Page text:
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What has evolved for me as a dance parent with a child in a residential program for over two years is a very similar to posting on this site. I try to give my concern or my dancer's concern some time to work itself out before I pick up the phone. I try not to allow myself to react immediately and communicate before I give things a chance to be worked out by my dancer or before I get over my initial reaction. I have reached for the phone a number of times and later been very relieved that I waited before I jumped in.

The relationship that has developed and is continuing to do so is with my dancer and the staff (not with me). If it is strictly a ballet issue I try to stay out of it. I am not there and I have always been only a spectator when it comes to ballet. Even if I am convinced that something is not fair or right, my dancer has made the choice to try to make this her life and she must develop the skills to succeed at each level and focus on the next challenge.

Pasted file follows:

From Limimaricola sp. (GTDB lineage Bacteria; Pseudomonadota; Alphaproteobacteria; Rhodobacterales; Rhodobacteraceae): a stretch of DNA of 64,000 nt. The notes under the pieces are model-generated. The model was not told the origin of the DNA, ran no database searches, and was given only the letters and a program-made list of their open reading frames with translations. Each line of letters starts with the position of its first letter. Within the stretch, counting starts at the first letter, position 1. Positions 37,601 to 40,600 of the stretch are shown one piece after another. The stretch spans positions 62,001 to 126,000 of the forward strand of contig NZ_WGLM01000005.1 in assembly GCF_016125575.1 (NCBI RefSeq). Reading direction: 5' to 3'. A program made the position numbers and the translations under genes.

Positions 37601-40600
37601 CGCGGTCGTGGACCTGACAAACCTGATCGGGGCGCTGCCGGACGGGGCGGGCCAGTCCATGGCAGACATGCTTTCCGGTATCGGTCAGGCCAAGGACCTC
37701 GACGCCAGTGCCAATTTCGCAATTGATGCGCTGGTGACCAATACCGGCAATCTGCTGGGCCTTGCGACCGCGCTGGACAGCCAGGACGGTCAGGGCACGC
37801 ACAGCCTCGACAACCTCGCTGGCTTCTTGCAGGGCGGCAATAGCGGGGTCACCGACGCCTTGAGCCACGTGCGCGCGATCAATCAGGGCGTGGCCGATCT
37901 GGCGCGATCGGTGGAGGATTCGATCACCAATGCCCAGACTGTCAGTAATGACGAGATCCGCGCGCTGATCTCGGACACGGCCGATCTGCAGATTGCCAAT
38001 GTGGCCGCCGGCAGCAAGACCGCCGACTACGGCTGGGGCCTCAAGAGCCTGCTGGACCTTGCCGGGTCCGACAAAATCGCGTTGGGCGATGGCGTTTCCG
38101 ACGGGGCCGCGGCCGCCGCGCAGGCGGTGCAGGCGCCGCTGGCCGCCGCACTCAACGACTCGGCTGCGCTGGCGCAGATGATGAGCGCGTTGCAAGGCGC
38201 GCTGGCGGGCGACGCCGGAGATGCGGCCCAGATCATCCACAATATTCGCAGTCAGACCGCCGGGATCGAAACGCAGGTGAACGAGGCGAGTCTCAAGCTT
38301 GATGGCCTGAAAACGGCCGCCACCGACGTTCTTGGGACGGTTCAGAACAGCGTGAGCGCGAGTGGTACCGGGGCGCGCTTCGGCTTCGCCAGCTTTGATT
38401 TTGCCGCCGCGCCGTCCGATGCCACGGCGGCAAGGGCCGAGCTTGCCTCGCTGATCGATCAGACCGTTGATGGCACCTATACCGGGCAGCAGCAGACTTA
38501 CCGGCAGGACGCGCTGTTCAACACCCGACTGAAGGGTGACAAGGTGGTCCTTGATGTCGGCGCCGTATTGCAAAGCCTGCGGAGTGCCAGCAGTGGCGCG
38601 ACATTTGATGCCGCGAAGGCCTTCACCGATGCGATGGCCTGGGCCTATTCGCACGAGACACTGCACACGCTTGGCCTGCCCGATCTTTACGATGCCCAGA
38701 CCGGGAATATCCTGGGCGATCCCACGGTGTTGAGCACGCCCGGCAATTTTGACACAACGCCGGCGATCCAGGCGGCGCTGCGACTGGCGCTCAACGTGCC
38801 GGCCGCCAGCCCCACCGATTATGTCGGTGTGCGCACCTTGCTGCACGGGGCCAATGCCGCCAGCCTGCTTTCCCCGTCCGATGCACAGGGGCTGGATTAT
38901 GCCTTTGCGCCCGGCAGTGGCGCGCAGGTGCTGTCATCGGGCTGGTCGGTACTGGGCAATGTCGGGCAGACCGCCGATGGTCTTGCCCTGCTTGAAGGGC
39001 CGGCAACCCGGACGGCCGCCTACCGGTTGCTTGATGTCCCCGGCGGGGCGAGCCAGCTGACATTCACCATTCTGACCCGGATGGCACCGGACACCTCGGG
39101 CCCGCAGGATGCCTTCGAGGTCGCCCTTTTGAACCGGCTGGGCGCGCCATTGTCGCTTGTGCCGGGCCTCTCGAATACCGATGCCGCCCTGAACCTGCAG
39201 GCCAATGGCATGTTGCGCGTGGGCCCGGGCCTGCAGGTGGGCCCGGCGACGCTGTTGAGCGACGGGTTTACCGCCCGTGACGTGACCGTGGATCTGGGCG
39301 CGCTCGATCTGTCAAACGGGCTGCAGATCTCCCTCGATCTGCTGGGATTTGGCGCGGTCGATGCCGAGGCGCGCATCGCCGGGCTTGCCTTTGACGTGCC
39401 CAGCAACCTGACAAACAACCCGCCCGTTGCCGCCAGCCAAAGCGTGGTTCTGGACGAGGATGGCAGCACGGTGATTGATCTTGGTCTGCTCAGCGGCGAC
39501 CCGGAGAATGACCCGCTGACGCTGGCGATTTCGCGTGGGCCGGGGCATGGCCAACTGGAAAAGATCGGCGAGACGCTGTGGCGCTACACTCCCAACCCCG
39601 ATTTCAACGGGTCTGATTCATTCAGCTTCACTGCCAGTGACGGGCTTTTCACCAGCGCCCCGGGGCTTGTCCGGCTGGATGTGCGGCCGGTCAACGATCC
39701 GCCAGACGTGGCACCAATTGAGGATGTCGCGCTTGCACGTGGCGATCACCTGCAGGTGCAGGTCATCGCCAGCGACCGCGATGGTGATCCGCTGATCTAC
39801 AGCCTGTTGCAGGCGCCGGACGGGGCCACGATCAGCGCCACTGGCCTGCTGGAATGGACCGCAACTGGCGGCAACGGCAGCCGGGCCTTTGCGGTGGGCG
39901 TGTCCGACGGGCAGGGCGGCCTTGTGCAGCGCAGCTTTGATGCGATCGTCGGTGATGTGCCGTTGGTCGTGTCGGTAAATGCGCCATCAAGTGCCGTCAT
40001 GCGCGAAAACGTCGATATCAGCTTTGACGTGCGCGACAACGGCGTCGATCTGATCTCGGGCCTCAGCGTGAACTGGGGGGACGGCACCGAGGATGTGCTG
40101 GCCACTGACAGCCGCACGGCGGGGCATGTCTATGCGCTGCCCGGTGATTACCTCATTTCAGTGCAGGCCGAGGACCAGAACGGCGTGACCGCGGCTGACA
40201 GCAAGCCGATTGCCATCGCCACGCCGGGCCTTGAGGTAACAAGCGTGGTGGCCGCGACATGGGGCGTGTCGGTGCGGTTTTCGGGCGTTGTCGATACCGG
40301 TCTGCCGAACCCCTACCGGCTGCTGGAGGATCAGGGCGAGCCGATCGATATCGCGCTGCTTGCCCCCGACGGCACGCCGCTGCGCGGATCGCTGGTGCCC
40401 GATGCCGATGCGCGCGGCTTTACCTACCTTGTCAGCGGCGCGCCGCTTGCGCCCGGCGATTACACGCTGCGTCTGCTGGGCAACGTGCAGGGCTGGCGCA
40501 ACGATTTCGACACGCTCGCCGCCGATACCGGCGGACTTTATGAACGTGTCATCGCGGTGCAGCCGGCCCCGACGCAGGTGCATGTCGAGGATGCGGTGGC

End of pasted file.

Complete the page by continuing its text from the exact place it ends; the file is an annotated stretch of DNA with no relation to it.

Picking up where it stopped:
If there is an issue that involves more than ballet or would have long term consequences after ballet then I feel I am justified in contacting the school and expecting a timely response back. I have been satisfied at that level the couple of times I have contacted the school. :lol:

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I agree--if it is an academic or dorm issue, then I contact the school. I feel that is somewhere that a parent needs to stay involved to a greater extent. With an older teen aged child, they know more about dance in the first place than most of us parents and they are the ones that need to navigate their own path.

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I am only personally familiar with one residential program and, like your daughter, mine attended as a day student. She started there as a young child in a pre-ballet class and stayed for 14 years. How long has your daughter attended her school? At what age did she start? That would help in determining what's normal.